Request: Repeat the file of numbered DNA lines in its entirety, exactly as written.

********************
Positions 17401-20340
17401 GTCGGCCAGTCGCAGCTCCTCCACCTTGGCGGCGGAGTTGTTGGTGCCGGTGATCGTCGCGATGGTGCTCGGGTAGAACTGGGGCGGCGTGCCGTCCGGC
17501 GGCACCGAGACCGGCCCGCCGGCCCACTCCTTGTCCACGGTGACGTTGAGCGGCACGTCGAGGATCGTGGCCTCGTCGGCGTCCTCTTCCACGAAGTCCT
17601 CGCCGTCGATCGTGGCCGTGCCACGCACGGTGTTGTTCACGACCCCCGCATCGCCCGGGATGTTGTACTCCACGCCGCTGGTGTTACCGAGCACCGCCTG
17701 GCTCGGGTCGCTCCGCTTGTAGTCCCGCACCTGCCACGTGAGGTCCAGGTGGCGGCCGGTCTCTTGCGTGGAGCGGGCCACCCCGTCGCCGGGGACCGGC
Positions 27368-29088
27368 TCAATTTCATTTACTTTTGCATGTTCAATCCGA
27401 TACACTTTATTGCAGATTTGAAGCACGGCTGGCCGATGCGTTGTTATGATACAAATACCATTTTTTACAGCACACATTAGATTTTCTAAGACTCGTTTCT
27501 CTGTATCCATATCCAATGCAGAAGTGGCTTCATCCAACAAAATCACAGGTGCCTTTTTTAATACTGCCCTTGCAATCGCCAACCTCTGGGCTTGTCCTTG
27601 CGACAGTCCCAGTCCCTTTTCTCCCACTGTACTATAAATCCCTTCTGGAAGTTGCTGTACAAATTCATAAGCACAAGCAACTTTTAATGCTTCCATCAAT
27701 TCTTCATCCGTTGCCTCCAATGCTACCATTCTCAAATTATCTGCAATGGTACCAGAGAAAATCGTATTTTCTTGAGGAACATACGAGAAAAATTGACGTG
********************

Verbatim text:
Positions 17401-20340
17401 GTCGGCCAGTCGCAGCTCCTCCACCTTGGCGGCGGAGTTGTTGGTGCCGGTGATCGTCGCGATGGTGCTCGGGTAGAACTGGGGCGGCGTGCCGTCCGGC
17501 GGCACCGAGACCGGCCCGCCGGCCCACTCCTTGTCCACGGTGACGTTGAGCGGCACGTCGAGGATCGTGGCCTCGTCGGCGTCCTCTTCCACGAAGTCCT
17601 CGCCGTCGATCGTGGCCGTGCCACGCACGGTGTTGTTCACGACCCCCGCATCGCCCGGGATGTTGTACTCCACGCCGCTGGTGTTACCGAGCACCGCCTG
17701 GCTCGGGTCGCTCCGCTTGTAGTCCCGCACCTGCCACGTGAGGTCCAGGTGGCGGCCGGTCTCTTGCGTGGAGCGGGCCACCCCGTCGCCGGGGACCGGC
Positions 27368-29088
27368 TCAATTTCATTTACTTTTGCATGTTCAATCCGA
27401 TACACTTTATTGCAGATTTGAAGCACGGCTGGCCGATGCGTTGTTATGATACAAATACCATTTTTTACAGCACACATTAGATTTTCTAAGACTCGTTTCT
27501 CTGTATCCATATCCAATGCAGAAGTGGCTTCATCCAACAAAATCACAGGTGCCTTTTTTAATACTGCCCTTGCAATCGCCAACCTCTGGGCTTGTCCTTG
27601 CGACAGTCCCAGTCCCTTTTCTCCCACTGTACTATAAATCCCTTCTGGAAGTTGCTGTACAAATTCATAAGCACAAGCAACTTTTAATGCTTCCATCAAT
27701 TCTTCATCCGTTGCCTCCAATGCTACCATTCTCAAATTATCTGCAATGGTACCAGAGAAAATCGTATTTTCTTGAGGAACATACGAGAAAAATTGACGTG